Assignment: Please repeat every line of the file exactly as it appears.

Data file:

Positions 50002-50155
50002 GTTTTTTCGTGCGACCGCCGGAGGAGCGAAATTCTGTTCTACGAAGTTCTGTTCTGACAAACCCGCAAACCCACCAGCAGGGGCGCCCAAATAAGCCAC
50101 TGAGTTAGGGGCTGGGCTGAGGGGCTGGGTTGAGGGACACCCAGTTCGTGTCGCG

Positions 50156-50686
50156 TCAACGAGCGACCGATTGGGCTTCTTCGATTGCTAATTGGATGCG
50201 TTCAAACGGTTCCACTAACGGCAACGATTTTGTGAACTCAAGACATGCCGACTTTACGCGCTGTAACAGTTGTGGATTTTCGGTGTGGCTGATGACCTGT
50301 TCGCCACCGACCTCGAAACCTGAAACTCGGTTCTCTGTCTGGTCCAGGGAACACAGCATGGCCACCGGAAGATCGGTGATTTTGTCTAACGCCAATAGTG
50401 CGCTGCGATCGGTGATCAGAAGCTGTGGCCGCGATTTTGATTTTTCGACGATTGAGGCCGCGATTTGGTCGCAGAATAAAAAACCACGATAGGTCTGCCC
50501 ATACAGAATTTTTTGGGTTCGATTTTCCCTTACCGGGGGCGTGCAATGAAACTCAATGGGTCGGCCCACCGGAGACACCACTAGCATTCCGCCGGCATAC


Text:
Positions 50002-50155
50002 GTTTTTTCGTGCGACCGCCGGAGGAGCGAAATTCTGTTCTACGAAGTTCTGTTCTGACAAACCCGCAAACCCACCAGCAGGGGCGCCCAAATAAGCCAC
50101 TGAGTTAGGGGCTGGGCTGAGGGGCTGGGTTGAGGGACACCCAGTTCGTGTCGCG

Positions 50156-50686
50156 TCAACGAGCGACCGATTGGGCTTCTTCGATTGCTAATTGGATGCG
50201 TTCAAACGGTTCCACTAACGGCAACGATTTTGTGAACTCAAGACATGCCGACTTTACGCGCTGTAACAGTTGTGGATTTTCGGTGTGGCTGATGACCTGT
50301 TCGCCACCGACCTCGAAACCTGAAACTCGGTTCTCTGTCTGGTCCAGGGAACACAGCATGGCCACCGGAAGATCGGTGATTTTGTCTAACGCCAATAGTG
50401 CGCTGCGATCGGTGATCAGAAGCTGTGGCCGCGATTTTGATTTTTCGACGATTGAGGCCGCGATTTGGTCGCAGAATAAAAAACCACGATAGGTCTGCCC
50501 ATACAGAATTTTTTGGGTTCGATTTTCCCTTACCGGGGGCGTGCAATGAAACTCAATGGGTCGGCCCACCGGAGACACCACTAGCATTCCGCCGGCATAC